President Bush warned on Thursday that he expected "fierce fighting" to flare in Afghanistan this spring, and he pressed NATO allies to provide a bigger and more aggressive force to guard against a resurgence by the Taliban and al-Qaida that could threaten the fragile Afghan nation.
With U.S. and NATO commanders pressing for more troops and experts predicting that further gains by the Taliban could put the Afghan government of President Hamid Karzai in danger, Bush used his presidential platform to lay out what he said was substantial progress in Afghanistan since 2001, but also a continuing threat.
The remarks, to the American Enterprise Institute, a conservative research organization here, amounted to an unusually high-profile acknowledgment from Bush of the precarious state of the effort to stabilize Afghanistan, a country the administration long held up as a foreign policy success story.
The speech renewed criticism from Democrats that had the United States not been tied down in Iraq, the situation in Afghanistan would not have turned dire. At the same time, some Republican lawmakers said Bush's new strategy would not do enough to tamp down the Afghan drug trade. Outside experts criticized the president for painting too rosy a picture.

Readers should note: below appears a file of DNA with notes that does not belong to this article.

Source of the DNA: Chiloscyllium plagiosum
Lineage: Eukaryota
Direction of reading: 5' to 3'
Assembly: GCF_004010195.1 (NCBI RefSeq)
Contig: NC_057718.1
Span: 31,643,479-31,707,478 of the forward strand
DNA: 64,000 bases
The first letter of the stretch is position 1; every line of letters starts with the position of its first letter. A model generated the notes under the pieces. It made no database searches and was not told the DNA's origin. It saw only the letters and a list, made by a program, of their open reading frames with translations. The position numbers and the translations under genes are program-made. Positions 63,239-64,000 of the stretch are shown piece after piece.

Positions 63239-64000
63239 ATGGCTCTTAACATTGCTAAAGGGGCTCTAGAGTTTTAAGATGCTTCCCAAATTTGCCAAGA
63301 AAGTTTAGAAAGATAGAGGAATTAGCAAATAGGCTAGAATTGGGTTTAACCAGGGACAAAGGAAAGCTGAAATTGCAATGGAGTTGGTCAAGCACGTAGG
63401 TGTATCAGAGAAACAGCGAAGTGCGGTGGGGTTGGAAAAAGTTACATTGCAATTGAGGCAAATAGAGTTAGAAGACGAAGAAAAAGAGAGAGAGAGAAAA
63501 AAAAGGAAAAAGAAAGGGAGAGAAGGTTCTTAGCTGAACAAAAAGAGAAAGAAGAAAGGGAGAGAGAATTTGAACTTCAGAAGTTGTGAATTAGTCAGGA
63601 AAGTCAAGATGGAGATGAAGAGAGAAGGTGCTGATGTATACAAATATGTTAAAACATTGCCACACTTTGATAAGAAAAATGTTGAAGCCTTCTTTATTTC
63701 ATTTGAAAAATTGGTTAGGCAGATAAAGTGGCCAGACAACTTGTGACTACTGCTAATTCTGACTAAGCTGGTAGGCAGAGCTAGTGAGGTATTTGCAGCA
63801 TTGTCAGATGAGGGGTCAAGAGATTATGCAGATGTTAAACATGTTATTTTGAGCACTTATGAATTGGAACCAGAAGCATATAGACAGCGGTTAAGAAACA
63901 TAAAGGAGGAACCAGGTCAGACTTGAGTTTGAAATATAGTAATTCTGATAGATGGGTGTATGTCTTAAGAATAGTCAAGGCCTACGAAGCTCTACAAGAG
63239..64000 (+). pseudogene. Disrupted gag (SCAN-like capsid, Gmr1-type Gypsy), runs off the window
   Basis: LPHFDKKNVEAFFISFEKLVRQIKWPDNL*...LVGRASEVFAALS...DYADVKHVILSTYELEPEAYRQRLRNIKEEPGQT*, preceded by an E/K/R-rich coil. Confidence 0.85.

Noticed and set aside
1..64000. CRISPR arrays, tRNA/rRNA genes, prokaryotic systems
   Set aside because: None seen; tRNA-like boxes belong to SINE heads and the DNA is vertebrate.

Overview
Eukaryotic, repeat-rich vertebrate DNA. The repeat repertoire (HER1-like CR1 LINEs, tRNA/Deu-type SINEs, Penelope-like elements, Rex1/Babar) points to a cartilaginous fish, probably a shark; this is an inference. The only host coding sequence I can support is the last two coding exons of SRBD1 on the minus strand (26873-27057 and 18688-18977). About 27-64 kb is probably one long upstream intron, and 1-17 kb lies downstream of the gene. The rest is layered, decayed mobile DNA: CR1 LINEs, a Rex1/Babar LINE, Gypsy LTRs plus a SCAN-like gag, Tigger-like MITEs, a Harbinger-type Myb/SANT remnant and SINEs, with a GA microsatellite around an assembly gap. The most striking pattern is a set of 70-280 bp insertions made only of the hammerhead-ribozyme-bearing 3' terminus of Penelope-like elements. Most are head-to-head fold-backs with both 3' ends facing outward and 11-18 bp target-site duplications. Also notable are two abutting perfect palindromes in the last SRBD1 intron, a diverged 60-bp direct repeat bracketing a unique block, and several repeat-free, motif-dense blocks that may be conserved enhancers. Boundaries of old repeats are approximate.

The speech was also a striking effort by the White House to focus attention back on Afghanistan at a time when Congress is debating resolutions criticizing Bush's strategy in Iraq and the administration is making a case that Iranian forces are supplying Shiite militants in Iraq with roadside bombs.
"Across Afghanistan last year, the number of roadside bomb attacks almost doubled, direct fire attacks on international forces almost tripled, and suicide bombings grew nearly fivefold," Bush said. "These escalating attacks were part of a Taliban offensive that made 2006 the most violent year in Afghanistan since the liberation of the country."
Bush said the question now was whether to "just kind of let this young democracy wither and fade away" or to step up the fight.
"The snow is going to melt in the Hindu Kush mountains, and when it does we can expect fierce fighting to continue," Bush said. "The Taliban and al-Qaida are preparing to launch new attacks. Our strategy is not to be on the defense, but to go on the offense."
Bush noted that he has already extended the tour of a 3,200-soldier U.S. brigade and called on Congress to provide $11.8 billion more to pay for operations in Afghanistan over the next two years.
The president said his administration had completed a review of its Afghan strategy, and would work to increase the size of the Afghan army from 32,000 troops to 70,000 by the end of next year, and to bring in additional allied troops to support the fledgling army.
"When there is a need, when the commanders on the ground say to our respective countries, 'We need additional help,' our NATO countries must provide it in order to be successful in the mission," Bush said.
He promised to build new roads that would help spur economic development, to battle an increase in the opium trade and to try to forge better ties between Afghanistan and its neighbor, Pakistan.